IDEAS home Printed from https://ideas.repec.org/
MyIDEAS: Login to save this paper or follow this series

No Room for Weak Links in the Chain of Deposit Insurance Reform

  • Edward J. Kane

Unrecognized and deferred losses at insured deposit institutions currently impair the capacity of the nation's principal deposit insurers (the FDIC and FSLIC) both to discipline failing institutions and to discipline or take over insolvent ones. These agencies' accrued but unreported losses far exceed their explicit financial resources. Moreover, their backlog of unresolved problem cases far exceeds the workload that their existing staffs can handle. What holds the deposit-institution system together is financial-market participants' so-far-unshakable faith that politicians and bureaucrats cannot afford to let the FDIC and FSLIC renege on the obligations that they and their predecessors have permitted these agencies to assume. Underlying this belief is a conjectural economic assessment of the strength and constancy of incentives that direct elected politicians to bail out politically sensitive enterprises. This paper addresses three tasks: (1) to clarify the defects in the information, monitoring, regulatory-response, and incentive sub-systems of federal deposit insurance that, by subsidizing institutional risk-taking, led so many deposit institutions and their insurers into economic insolvency; (2) to identify a generic mix of reforms that could in principle put the system right again; and (3) to explain how far proposals for reform that hold a place on the active legislative and regulatory agenda fall short of this ideal.

If you experience problems downloading a file, check if you have the proper application to view it first. In case of further problems read the IDEAS help page. Note that these files are not on the IDEAS site. Please be patient as the files may be large.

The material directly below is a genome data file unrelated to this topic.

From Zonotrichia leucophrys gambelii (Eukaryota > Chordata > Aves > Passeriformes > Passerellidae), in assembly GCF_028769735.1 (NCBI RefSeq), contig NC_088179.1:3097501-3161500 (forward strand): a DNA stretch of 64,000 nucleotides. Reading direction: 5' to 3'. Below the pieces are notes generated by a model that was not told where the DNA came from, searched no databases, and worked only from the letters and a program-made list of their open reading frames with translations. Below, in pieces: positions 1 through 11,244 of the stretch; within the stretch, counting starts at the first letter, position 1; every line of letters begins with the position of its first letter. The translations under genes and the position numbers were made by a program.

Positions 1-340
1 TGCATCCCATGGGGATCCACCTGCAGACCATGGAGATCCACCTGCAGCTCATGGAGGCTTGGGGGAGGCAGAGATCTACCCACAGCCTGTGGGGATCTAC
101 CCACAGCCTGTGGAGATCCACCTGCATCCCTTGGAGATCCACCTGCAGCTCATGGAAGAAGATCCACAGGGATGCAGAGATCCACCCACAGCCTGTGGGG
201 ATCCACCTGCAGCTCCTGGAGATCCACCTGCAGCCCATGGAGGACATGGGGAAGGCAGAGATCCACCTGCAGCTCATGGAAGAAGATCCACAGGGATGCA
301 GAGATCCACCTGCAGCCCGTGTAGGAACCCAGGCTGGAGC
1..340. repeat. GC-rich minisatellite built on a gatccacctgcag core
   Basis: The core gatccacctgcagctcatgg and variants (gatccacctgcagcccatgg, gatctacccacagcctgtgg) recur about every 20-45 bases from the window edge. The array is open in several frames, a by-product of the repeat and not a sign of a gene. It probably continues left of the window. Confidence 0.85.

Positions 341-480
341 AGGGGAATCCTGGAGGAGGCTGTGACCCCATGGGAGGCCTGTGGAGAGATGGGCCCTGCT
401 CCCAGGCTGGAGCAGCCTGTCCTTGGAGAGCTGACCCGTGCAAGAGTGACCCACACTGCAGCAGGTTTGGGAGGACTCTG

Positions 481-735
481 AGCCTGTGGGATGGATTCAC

File URL: http://www.nber.org/papers/w2317.pdf
Download Restriction: no

Paper provided by National Bureau of Economic Research, Inc in its series NBER Working Papers with number 2317.

as
in new window

Length:
Date of creation: Jul 1987
Date of revision:
Publication status: published as Journal of Financial Services Research, Vol. 1, No. 1, September 1987, pp. 77-111.
Handle: RePEc:nbr:nberwo:2317
Note: ME
Contact details of provider: Postal: National Bureau of Economic Research, 1050 Massachusetts Avenue Cambridge, MA 02138, U.S.A.
Phone: 617-868-3900
Web page: http://www.nber.org
Email:


More information through EDIRC

No references listed on IDEAS
You can help add them by filling out this form.

This item is not listed on Wikipedia, on a reading list or among the top items on IDEAS.

When requesting a correction, please mention this item's handle: RePEc:nbr:nberwo:2317. See general information about how to correct material in RePEc.

For technical questions regarding this item, or to correct its authors, title, abstract, bibliographic or download information, contact: ()

If you have authored this item and are not yet registered with RePEc, we encourage you to do it here. This allows to link your profile to this item. It also allows you to accept potential citations to this item that we are uncertain about.

If references are entirely missing, you can add them using this form.

If the full references list an item that is present in RePEc, but the system did not link to it, you can help with this form.

If you know of missing items citing this one, you can help us creating those links by adding the relevant references in the same way as above, for each refering item. If you are a registered author of this item, you may also want to check the "citations" tab in your profile, as there may be some citations waiting for confirmation.

Please note that corrections may take a couple of weeks to filter through the various RePEc services.

This information is provided to you by IDEAS at the Research Division of the Federal Reserve Bank of St. Louis using RePEc data.